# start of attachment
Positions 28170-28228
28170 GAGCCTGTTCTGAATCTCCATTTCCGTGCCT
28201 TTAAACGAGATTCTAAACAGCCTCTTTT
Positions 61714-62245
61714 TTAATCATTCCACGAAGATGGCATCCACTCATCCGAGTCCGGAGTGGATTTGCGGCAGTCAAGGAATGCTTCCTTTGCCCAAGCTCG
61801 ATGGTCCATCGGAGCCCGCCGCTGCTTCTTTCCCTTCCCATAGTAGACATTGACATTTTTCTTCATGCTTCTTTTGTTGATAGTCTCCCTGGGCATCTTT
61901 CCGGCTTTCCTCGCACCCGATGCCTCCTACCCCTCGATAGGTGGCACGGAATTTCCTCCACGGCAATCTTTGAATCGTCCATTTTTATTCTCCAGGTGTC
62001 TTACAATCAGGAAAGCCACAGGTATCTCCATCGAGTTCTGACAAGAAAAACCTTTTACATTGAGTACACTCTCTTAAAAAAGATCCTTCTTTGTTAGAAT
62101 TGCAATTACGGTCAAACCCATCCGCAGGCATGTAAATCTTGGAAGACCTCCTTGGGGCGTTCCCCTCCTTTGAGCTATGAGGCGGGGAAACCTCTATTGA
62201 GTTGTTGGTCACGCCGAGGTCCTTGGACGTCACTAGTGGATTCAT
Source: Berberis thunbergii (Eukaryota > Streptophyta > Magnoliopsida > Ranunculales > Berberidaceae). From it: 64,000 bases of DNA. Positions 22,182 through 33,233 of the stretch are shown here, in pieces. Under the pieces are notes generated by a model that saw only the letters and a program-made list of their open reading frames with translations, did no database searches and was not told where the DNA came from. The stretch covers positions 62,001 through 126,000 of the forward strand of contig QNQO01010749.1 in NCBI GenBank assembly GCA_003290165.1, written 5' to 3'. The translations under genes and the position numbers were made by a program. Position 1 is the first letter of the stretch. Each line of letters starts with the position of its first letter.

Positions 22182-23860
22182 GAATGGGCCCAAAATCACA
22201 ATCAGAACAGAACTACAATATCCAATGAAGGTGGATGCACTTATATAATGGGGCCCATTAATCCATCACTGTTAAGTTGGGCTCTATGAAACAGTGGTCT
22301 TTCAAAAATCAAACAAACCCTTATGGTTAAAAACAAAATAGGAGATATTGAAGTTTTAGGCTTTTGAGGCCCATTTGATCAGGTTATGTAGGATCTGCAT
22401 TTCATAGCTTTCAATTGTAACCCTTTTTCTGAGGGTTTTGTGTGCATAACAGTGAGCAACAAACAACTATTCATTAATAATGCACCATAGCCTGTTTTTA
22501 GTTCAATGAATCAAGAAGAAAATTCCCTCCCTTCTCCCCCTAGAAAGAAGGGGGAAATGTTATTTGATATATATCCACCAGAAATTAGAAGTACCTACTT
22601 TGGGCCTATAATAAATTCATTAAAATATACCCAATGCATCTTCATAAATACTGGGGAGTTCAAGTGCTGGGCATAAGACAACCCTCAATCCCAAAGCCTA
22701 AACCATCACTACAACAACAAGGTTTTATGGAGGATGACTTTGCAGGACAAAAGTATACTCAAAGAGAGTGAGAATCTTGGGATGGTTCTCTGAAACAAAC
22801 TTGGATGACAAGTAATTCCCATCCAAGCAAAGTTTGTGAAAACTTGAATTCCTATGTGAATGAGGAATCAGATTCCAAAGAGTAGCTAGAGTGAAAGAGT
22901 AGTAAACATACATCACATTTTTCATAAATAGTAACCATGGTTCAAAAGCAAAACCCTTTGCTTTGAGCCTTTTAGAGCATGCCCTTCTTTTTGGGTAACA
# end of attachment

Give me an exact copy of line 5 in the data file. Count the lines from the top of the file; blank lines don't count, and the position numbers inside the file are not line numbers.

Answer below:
61714 TTAATCATTCCACGAAGATGGCATCCACTCATCCGAGTCCGGAGTGGATTTGCGGCAGTCAAGGAATGCTTCCTTTGCCCAAGCTCG